By: Federal Criminal Defense Lawyers
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I Have Been Charged with a Federal Crime: What Should I do Now?
Being charged with a federal crime is a serious matter. The federal government has made it a priority to aggressively investigate and prosecute federal offenses like drug trafficking, money laundering, weapons offenses, RICO violations, embezzlement and mortgage fraud, and the consequences associated with a conviction at the federal level are severe. If you have been charged with a federal crime, whether the allegations against you have to do with a drug offense, a white-collar crime, a violent crime, a sex crime or a fraud offense, the very first thing you should do is hire an attorney to represent you. Your rights, your career, your freedom and your future are all at stake when facing criminal charges at the federal level, so don’t wait to speak to an attorney. With a reputable federal criminal defense lawyer in your corner, you can maximize your chances of obtaining a successful outcome in your case. Contact our top-rated federal crime defense attorneys at Federal Criminal Defense Lawyers as soon as possible so we can get to work defending you against the criminal charges you are facing.
Understanding the Federal Criminal Process
While most crimes committed in the United States are prosecuted under state criminal law, crimes that occur at the federal level are prosecuted under federal criminal law. The federal criminal process is similar to the California state process in some ways, but there are also some important differences between the two. If you are facing criminal charges in federal court, you will want to familiarize yourself with the specifics of the federal process, so you know what to expect at each stage. The following are the main elements of the criminal process in the federal system, which may or may not apply to your particular case. Please consult a skilled criminal defense attorney for detailed information about your specific situation.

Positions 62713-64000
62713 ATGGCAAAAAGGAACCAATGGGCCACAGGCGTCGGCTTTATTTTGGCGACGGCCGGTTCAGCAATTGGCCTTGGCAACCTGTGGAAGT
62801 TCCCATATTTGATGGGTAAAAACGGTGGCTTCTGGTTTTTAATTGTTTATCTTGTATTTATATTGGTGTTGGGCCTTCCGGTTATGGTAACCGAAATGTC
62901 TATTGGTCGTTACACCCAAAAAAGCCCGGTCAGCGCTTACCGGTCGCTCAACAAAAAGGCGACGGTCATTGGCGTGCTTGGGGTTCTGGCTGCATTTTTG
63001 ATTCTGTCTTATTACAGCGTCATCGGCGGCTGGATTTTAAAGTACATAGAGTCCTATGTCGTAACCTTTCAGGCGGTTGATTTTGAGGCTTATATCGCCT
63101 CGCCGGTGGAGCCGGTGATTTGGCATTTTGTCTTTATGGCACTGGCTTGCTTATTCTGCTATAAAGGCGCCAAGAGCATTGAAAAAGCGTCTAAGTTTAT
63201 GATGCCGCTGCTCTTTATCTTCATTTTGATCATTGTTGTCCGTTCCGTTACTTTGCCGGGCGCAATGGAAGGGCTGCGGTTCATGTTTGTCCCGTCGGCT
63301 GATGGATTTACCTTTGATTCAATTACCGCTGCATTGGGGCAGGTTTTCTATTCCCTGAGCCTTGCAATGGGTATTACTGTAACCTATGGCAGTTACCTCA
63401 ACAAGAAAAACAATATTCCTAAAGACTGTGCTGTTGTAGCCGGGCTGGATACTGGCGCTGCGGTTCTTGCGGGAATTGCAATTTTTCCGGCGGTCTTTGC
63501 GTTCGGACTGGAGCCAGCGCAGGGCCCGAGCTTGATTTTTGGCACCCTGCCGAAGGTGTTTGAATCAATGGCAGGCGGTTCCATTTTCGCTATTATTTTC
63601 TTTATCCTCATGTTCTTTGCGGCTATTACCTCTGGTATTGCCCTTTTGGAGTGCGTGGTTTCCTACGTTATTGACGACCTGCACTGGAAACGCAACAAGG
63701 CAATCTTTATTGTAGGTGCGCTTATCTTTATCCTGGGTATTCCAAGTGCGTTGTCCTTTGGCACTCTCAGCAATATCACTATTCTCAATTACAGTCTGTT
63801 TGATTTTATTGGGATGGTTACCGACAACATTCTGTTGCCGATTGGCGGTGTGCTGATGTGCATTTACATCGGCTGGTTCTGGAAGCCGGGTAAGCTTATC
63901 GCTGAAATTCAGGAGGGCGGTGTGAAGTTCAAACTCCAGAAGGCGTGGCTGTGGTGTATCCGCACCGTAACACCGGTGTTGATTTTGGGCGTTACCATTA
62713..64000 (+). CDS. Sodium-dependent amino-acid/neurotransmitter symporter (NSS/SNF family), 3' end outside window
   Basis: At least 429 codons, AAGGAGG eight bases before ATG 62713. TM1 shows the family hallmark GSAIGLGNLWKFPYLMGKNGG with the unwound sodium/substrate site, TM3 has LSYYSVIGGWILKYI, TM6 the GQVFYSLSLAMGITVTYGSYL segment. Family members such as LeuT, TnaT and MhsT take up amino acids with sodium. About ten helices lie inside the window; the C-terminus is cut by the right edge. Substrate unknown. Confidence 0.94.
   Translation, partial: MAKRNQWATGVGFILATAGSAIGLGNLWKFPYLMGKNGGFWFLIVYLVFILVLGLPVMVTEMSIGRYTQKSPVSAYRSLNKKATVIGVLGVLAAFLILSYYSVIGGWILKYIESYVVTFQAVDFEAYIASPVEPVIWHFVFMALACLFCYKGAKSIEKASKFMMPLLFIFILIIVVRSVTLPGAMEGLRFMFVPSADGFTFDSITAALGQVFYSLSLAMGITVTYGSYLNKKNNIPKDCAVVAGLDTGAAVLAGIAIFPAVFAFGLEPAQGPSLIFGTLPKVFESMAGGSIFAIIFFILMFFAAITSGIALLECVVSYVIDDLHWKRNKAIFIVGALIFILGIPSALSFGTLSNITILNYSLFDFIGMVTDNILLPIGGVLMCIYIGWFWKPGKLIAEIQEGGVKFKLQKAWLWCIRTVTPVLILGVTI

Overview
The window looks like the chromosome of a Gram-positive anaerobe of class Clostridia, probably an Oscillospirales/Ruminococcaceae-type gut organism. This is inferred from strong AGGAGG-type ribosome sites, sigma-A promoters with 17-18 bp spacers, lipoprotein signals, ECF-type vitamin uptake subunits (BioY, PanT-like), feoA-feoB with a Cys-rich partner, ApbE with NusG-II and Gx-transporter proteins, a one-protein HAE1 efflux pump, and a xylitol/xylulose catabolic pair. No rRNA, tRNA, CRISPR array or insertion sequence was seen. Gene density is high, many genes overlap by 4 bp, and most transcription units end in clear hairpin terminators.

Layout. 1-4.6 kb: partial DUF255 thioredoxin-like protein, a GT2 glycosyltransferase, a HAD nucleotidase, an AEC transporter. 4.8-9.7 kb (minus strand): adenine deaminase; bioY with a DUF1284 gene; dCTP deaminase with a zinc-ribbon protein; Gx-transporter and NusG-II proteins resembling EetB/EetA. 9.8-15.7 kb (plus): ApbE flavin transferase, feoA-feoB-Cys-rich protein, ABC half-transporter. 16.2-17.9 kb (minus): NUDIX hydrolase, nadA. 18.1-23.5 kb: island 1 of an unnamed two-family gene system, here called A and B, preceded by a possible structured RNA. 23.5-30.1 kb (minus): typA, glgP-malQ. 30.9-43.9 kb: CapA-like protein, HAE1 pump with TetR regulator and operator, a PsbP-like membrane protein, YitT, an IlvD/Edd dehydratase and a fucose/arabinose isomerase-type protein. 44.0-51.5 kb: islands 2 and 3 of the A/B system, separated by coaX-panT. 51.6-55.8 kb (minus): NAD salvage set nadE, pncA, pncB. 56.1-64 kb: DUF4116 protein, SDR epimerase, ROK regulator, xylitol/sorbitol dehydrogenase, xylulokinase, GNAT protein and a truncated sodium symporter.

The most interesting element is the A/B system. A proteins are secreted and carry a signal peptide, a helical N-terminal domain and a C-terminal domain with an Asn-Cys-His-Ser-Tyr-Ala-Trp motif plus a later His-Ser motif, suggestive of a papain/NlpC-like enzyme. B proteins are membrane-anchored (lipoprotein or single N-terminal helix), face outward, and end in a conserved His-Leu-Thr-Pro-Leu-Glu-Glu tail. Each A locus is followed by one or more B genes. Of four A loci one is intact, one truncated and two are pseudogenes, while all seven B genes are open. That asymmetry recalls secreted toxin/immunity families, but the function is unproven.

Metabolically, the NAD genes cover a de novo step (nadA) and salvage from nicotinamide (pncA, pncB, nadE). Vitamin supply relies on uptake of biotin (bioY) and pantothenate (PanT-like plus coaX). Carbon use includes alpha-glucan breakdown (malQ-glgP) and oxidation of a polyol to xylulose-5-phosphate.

The first stage in the federal criminal process is the investigation of an alleged crime. There are a number of investigative agencies at the federal level that are tasked with collecting and providing information to the United States Attorneys, including the FBI and the DEA. Investigators at these agencies investigate crimes and obtain evidence, sometimes through the use of a search warrant, with the goal of making an arrest. In some cases, an arrest may take place before an investigation, i.e. if the police witness the suspect committing a crime.